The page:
According to a new study from the Duke Clinical Research Institute, Implantable Cardioverter Defibrillators (ICDs) are associated with improved survival among heart failure patients whose left ventricles only pump 30 to 35 percent of blood out of the heart with each contraction.
The findings, published in the June 4 issue of the Journal of the American Medical Association, support existing recommendations to implant ICDs in patients with a left ventricular ejection fraction (LVEF) of 35 percent or lower. The guidelines recommend using ICDs to prevent sudden cardiac death in select patients with a LVEF of 35 percent or less (The American College of Cardiology defines a normal heart’s LVEF as 50 to 70 percent, while a measurement below 50 percent may be a sign of dysfunction or heart failure).
While one might have thought this association would have been proven before it became a recommendation, that was seemingly not the case. Indeed one of the researchers stated that “Until now, the association between the ICD and improved outcomes in patients with a LVEF of 30 to 35 percent was largely implied.”
The study took the form of a retrospective data review, drilling into the U.S. National Cardiovascular Data Registry. The researchers compared individuals in the registry with heart failure patients in the Get With the Guidelines-Heart Failure database who also had a LVEF of 30 to 35 percent but did not have ICDs. They compared all-cause mortality among those with and without ICDs, looking at a total of 3,120 patients with a LVEF of 30 to 35 percent. The analysis was repeated in 4,578 patients with a LVEF of less than 30 percent.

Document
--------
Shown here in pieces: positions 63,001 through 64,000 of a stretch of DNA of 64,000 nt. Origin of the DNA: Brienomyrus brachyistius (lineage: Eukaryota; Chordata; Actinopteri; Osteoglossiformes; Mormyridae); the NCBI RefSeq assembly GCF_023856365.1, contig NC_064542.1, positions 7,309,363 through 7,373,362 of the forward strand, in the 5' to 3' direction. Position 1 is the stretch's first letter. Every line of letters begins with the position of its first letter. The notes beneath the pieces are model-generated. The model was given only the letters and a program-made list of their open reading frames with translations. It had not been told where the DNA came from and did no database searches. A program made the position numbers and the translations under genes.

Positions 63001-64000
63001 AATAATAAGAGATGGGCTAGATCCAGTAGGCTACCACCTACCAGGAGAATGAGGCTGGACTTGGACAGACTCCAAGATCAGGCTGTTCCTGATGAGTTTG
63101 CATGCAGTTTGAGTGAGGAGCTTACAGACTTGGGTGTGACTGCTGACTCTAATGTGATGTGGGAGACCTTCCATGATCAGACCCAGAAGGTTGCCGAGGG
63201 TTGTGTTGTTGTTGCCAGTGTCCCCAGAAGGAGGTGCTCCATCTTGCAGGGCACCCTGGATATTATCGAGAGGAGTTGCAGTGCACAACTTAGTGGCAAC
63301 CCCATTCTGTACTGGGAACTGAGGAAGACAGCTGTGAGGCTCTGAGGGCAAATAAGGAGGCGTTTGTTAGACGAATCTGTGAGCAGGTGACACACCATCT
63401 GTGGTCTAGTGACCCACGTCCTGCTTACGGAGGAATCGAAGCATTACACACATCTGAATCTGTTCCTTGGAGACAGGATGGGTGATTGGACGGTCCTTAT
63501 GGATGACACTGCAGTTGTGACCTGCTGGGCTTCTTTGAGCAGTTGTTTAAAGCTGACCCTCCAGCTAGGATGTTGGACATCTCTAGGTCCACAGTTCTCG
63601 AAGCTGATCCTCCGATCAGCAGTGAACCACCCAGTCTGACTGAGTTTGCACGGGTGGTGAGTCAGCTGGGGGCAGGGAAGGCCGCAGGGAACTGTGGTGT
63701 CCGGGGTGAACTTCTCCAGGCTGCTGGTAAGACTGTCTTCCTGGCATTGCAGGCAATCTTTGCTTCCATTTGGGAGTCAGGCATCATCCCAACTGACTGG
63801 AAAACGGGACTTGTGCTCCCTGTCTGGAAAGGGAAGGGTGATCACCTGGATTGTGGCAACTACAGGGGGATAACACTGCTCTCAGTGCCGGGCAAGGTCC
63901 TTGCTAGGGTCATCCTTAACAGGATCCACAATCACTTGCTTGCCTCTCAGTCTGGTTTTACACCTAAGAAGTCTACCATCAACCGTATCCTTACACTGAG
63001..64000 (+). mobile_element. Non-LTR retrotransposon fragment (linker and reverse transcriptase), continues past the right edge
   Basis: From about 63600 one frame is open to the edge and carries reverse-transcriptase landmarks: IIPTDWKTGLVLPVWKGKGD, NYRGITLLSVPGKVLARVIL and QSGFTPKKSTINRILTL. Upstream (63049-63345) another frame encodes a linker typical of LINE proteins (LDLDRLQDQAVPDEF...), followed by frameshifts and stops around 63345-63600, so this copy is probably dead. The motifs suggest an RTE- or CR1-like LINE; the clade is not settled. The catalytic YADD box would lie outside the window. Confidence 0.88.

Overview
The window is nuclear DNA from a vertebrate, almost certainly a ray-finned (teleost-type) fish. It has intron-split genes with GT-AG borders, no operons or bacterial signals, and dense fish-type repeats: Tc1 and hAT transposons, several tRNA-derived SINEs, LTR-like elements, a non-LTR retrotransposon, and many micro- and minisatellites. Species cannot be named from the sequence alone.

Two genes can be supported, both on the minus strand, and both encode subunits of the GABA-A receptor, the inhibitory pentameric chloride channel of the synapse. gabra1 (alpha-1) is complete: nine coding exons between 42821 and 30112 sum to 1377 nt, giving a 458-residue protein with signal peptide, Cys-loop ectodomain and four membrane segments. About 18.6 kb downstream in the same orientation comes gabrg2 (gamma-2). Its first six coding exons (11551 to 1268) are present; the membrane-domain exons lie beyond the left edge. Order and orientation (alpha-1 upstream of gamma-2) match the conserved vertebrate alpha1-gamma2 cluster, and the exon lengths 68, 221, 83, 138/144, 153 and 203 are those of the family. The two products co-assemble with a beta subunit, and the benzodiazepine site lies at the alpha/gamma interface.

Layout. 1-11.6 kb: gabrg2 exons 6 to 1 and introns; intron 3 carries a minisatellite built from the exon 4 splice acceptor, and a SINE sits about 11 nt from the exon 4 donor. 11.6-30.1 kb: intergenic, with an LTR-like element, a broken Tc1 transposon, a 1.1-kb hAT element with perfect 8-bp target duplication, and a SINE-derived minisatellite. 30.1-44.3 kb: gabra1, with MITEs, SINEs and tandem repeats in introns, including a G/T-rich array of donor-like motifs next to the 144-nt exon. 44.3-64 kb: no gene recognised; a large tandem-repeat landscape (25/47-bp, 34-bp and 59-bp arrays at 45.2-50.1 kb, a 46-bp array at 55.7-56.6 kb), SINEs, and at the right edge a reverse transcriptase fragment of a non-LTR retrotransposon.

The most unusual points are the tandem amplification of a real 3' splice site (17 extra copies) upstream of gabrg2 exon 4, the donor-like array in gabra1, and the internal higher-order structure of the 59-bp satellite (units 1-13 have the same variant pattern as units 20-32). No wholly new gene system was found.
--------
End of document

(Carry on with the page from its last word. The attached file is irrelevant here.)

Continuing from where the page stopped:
So to the study results, the researchers finding that ICDs were associated with increased survival among heart failure patients with a LVEF of less than 30 percent, with three-year mortality rates dropping from 57.6 percent to 45 percent with ICD use.
The interesting bit comes from those heart failure patients with a LVEF of 30 to 35 percent whose survival was also significantly improved in those with ICDs versus those without ICDs. Three-year mortality rates dropped from 55 percent to 51.4 percent when an ICD was implanted.
“Our findings fill an important gap in knowledge, as most randomized clinical trials of ICDs include heart failure patients with a median LVEF of well below 30 percent,” said Sana Al-Khatib, M.D., MHS, the study’s lead investigator and associate professor of medicine at Duke.
“Given that a large number ICDs are implanted in patients with a LVEF between 30 to 35 percent, understanding outcomes in such patients is important.”